Friday, 14 September 2012

Honore de Balzac «A Woman of Thirty" and Simone de Beauvoir "The Woman Destroyed"



Are you familiar with the term "Balzac-woman" or “Balzac-aged woman? What kind of a woman does it mean? What is the origin of the term? After all, women described by Balzac lived more than one and a half century ago. Who is a modern Balzac-woman?

W
e owe the advent of the term "Balzac-woman" to the great French writer, Honore de Balzac who wrote a novel called "A Woman of Thirty.” Realities of that time said that any woman who was over thirty, thirty-odd years, lost its feminine appeal and relevance in the eyes of society. But Balzac "allowed" a thirty year old woman to fall in love for the first time, and more importantly, to be loved.

Balzac allowed a woman to hope. Golden autumn, bright, warm Indian summer, but the passion is still quite possible, and love, and happiness.
Had Balzac worked now, in the twenty-first century, he would have called his work "A Woman of Fifty or Sixty." See the difference?

And what was the "Balzac age" in-between, in the twentieth century? Another French novelist, Simone de Beauvoir with her book "The Woman Destroyed" answers that question. [By the way, without her, this blog would not be complete; she was the one who wrote “The second sex”. She has an interesting biography, but we'll talk about it later.]

Both "A Woman
of Thirty" and "The Woman Destroyed" talk about different women’s fates, the question of age is slightly present like a dotted line. In “The woman destroyed" Monique, a woman, whose marriage is falling apart, states the “Balzac age”, which is forty-four. At that age she remains alone - no profession, no other interest other than her husband. Simone de Beauvoir described masterfully how the truth breaks through the thick cocoon in which Monique was enveloped. Her love for her husband and her two daughters was too devoted and too oppressive. The true picture that she sees after her shell is broken makes her recapitulate all her life. It can be felt that the book was written in the second half of the twentieth century. Monique is forty-four, and it seems there is little hope left in life.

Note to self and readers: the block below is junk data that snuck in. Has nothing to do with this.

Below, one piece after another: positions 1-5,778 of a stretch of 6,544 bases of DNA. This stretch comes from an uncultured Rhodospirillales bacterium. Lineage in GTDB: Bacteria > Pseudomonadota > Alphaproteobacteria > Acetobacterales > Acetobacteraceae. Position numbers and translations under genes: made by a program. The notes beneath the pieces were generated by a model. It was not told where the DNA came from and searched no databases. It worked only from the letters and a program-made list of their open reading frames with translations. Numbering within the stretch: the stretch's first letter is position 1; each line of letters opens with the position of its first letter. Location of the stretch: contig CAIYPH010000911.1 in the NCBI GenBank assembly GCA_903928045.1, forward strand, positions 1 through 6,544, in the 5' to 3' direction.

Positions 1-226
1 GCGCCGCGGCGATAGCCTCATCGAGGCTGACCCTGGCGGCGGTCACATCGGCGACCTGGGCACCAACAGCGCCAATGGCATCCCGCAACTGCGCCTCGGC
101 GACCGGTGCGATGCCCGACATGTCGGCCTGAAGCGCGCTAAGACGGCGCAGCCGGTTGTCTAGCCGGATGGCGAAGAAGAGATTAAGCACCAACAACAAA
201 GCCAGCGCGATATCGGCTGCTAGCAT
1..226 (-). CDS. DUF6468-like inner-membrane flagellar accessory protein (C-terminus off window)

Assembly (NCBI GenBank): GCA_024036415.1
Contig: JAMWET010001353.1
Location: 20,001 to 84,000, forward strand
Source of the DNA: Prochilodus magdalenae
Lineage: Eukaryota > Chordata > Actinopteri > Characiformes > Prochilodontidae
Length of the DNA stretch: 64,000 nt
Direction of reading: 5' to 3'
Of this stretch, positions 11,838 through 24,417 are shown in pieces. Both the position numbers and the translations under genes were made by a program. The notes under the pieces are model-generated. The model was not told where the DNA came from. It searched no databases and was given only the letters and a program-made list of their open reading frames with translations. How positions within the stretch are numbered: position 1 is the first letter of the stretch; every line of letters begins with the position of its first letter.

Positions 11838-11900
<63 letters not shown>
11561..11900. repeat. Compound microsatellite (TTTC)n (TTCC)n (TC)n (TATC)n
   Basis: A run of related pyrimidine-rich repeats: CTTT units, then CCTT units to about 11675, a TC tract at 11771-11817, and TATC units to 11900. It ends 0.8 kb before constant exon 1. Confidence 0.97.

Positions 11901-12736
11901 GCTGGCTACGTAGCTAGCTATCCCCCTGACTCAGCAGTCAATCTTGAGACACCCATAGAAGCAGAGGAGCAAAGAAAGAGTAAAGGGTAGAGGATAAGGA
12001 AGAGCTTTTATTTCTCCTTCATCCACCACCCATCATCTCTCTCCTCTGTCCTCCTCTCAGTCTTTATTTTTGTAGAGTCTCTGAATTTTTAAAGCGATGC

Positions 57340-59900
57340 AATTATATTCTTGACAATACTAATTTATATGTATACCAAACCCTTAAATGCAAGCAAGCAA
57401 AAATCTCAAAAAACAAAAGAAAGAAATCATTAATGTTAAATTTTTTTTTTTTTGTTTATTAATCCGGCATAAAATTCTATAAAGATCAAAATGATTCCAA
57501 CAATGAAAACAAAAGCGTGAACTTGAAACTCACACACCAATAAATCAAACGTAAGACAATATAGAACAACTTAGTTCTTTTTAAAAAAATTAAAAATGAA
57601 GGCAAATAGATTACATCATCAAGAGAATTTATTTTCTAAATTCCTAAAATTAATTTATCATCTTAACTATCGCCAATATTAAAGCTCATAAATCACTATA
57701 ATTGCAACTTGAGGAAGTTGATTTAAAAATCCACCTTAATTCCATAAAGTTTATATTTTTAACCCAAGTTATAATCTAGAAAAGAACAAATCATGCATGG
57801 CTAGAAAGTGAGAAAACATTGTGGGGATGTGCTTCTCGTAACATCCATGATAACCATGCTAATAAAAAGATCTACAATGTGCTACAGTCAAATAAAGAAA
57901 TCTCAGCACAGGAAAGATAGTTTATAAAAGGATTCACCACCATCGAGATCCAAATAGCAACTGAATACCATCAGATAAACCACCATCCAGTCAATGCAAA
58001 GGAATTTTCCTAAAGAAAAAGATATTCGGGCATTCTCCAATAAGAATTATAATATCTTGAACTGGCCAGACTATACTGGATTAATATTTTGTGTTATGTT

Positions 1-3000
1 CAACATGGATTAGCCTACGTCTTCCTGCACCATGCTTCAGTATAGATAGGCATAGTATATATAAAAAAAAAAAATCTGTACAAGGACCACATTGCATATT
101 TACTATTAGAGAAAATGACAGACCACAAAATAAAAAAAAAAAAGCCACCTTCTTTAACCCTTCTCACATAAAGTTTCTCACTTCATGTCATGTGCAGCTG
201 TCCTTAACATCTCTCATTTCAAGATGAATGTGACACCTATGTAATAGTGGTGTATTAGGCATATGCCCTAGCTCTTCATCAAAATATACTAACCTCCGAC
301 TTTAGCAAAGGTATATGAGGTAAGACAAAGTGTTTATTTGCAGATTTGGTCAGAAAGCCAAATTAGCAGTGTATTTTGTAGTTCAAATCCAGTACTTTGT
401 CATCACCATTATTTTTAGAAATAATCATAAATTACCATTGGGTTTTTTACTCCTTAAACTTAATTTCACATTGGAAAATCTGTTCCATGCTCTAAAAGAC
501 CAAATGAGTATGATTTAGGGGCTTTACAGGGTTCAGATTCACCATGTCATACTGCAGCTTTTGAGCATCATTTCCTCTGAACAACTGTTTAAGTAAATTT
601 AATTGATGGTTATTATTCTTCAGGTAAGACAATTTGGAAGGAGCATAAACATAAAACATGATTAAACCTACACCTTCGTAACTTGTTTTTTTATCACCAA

Nowadays women give birth at the age of forty four and learn new professions. I wonder what will happen in half a century, given the pace of the medicine's development? The “Balzac age” will be seventy? I would rather accept the assumption that our souls are eternal and that the “Balzac age” does not exist at all. In fact, do women need to be sex appealing as long as possible, what other options do they have?

More interesting things about women characters, beauty and style in my blog Notes about styling

1 comment:

  1. I really like novels by Honore de Balzac. The post is very nice and deep. I noticed you have made a thorough analysis of "A Woman of Thirty". Thanks a lot!

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